It was also great because we filmed in Cairo last Ramadan, right before the revolution. Although I have to say, having been in and out of Cairo for a while, there was a sense that things might change. I don’t think people had any idea the scale of the change, but the fatigue with the regime was in the atmosphere. The other thing about Egypt is that it’s a modern, generally outward-looking society. Historically, Egypt has always been a leader of the Arab world and Islam. The co-sponsor of the Koran recitation competition in Cairo is Al-Azhar University, which is the oldest university in the world. It’s an ancient seat of Islamic learning going back 1,000 years, and it has always seen itself and been the keeper of Islamic education. The spiritual center for Islam was always Mecca, but the educational center was Al-Azhar, and it has always projected a more moderate and open-minded view of Islam. I think what comes across in this film is that more open-minded view of Islam that Egypt has always represented, and hopefully this film can shed some light on that as well.


Tribeca: What's your advice for aspiring filmmakers?


Greg Barker:
Find a story that captivates you, that you know something about, and that you can tell and go do it. Follow your instincts. That’s what I was lucky enough to do on this film. Follow your nose and get out there and make films.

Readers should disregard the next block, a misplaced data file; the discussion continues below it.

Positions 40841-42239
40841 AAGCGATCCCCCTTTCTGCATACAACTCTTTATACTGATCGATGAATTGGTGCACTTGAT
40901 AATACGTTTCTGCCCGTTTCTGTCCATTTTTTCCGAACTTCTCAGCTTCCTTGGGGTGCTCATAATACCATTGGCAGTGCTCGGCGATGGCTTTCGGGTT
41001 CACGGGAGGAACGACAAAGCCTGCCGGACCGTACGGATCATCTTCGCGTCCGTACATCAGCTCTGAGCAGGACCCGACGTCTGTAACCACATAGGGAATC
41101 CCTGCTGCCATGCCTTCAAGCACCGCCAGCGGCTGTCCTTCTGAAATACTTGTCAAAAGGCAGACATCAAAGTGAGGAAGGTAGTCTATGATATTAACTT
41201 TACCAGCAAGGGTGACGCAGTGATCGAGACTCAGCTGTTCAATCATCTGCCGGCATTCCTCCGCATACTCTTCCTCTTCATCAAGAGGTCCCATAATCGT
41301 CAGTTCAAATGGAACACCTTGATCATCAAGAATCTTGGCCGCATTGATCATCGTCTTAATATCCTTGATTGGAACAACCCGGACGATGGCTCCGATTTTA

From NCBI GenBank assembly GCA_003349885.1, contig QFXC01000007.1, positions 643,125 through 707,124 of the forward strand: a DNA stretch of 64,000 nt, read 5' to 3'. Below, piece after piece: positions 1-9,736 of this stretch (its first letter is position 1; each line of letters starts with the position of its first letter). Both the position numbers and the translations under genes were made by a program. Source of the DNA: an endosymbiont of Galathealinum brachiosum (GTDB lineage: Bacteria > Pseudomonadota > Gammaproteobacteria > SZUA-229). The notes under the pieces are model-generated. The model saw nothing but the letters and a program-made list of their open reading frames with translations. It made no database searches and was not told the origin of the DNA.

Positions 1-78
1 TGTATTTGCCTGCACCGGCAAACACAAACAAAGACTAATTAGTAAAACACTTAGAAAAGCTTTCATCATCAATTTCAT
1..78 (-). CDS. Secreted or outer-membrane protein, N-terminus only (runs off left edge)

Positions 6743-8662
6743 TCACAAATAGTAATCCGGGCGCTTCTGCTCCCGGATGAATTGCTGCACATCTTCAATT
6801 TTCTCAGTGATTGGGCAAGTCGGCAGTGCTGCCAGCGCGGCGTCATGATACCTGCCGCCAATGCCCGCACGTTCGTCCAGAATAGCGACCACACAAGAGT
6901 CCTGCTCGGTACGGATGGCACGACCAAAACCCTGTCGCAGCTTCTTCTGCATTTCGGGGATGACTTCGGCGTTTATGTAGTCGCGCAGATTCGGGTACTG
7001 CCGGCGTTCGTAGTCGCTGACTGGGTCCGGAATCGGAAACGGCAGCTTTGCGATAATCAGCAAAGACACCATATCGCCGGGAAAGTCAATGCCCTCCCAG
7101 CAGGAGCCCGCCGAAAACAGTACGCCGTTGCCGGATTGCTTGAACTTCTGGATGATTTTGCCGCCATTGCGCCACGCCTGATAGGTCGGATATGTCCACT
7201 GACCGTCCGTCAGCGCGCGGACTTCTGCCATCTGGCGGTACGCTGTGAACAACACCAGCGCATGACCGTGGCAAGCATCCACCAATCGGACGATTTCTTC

Tribeca: What are your hopes for Koran By Heart at Tribeca?


Greg Barker:
I’m thrilled to be premiering it at Tribeca. New York City is the perfect place to show this film for its premiere, and I’m very excited to see how New York audiences respond to it. I’m also really looking forward to the Q&A afterwards.

Tribeca: What makes Koran By Heart a must-see?


Greg Barker:
The controversy surrounding Islam is part of our lives, and it’s going to continue to be part of the forces that shape our modern world for the foreseeable future. So I would hope that our film deals with an important subject but in a totally accessible, engaging and compelling way, which is really through these kids. It works as a competition film, but it’s also about something that is affecting our modern lives, so I really hope people turn out to see it.

Catch Koran By Heart on HBO, debuting Monday, 8/1.